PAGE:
Studio Ghibli co-founder Isao Takahata has never studied animation and still doesn’t draw. Unlike his more famous co-founder, Hayao Miyazaki (Spirited Away, Howl’s Moving Castle), this means that Takahata’s films are always animated by other people.

A certain animation style is still noticeable across his films, though. For his latest, The Tale of Princess Kaguya, the loose, flowing lines and hand-painted watercolour backgrounds resemble traditional Japanese paintings more than they do contemporary anime style. Princess Kaguya looks like a moving painting.

It is based on the 10th-century Japanese folk-tale, The Tale of the Bamboo Cutter –the story of a bamboo cutter who finds a magical baby inside a glowing bamboo shoot. He takes her home to his wife and they adopt her. The magical baby grows into a beautiful woman (Kaguya) in just a few years. The bamboo cutter begins to find gold and fineries inside bamboo stalks, and takes it as a sign that she is meant to be a princess. He takes her to the capital to live as a princess, but her beauty and riches mean she is soon beset by unwanted suitors. She wants to return to the simple life she had as a bamboo cutter’s daughter, but is torn because she also wants to make her father happy. Amidst all this turmoil she must also discover where she really comes from, and what that means.

While he has definitely enjoyed his share of the critical acclaim with features such as Grave of the Fireflies (1988), Pom Poko (1994) and My Neighbours the Yamadas (1999), until now, Takahata has had less international acclaim that his business partner, Miyazaki. Princess Kaguya could well change that.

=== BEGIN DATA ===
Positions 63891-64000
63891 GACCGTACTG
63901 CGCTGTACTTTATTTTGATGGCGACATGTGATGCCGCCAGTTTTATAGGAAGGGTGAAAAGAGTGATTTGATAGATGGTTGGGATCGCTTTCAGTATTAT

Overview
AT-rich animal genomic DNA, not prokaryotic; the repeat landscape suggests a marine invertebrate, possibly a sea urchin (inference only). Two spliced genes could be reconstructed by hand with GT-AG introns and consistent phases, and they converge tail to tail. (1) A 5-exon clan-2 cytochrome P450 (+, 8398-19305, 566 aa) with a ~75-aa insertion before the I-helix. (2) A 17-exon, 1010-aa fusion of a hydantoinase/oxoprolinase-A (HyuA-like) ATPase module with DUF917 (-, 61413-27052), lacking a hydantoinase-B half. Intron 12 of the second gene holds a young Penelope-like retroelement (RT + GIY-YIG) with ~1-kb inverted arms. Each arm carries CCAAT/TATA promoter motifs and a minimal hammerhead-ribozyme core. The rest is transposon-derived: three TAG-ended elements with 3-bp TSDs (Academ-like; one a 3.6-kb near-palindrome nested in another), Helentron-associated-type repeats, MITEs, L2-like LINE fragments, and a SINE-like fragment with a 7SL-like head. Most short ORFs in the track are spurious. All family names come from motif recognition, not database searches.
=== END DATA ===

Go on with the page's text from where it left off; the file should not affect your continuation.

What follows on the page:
Cinema Nova and Madman Entertainment are running The Tale of Studio Ghibli Showcase to celebrate the release of Princess Kaguya. The showcase features the latest films by both Miyazaki and Takahata; The Wind Rises, and Princess Kaguya, as well as two films by the directors that were originally released as a double feature 25 years ago; My Neighbour Totoro and Grave of the Fireflies. There are also two feature-length documentaries; The Kingdom of Dreams and Madness and Isao Takahata and his Tale of Princess Kaguya, which show the creation of The Wind Rises and Princess Kaguya respectively.

Princess Kaguya in particular, which deals with themes of life, death and saying goodbye, is a fitting way to say goodbye to Miyazaki – who retired last month after 50 years in animation – and Studio Ghibli – which has officially announced it will take a break following his retirement. These may well be the last Ghibli film’s we get to see in quite a while.

The Tale of Studio Ghibli Showcase runs from October 9–October 22 at Cinema Nova.

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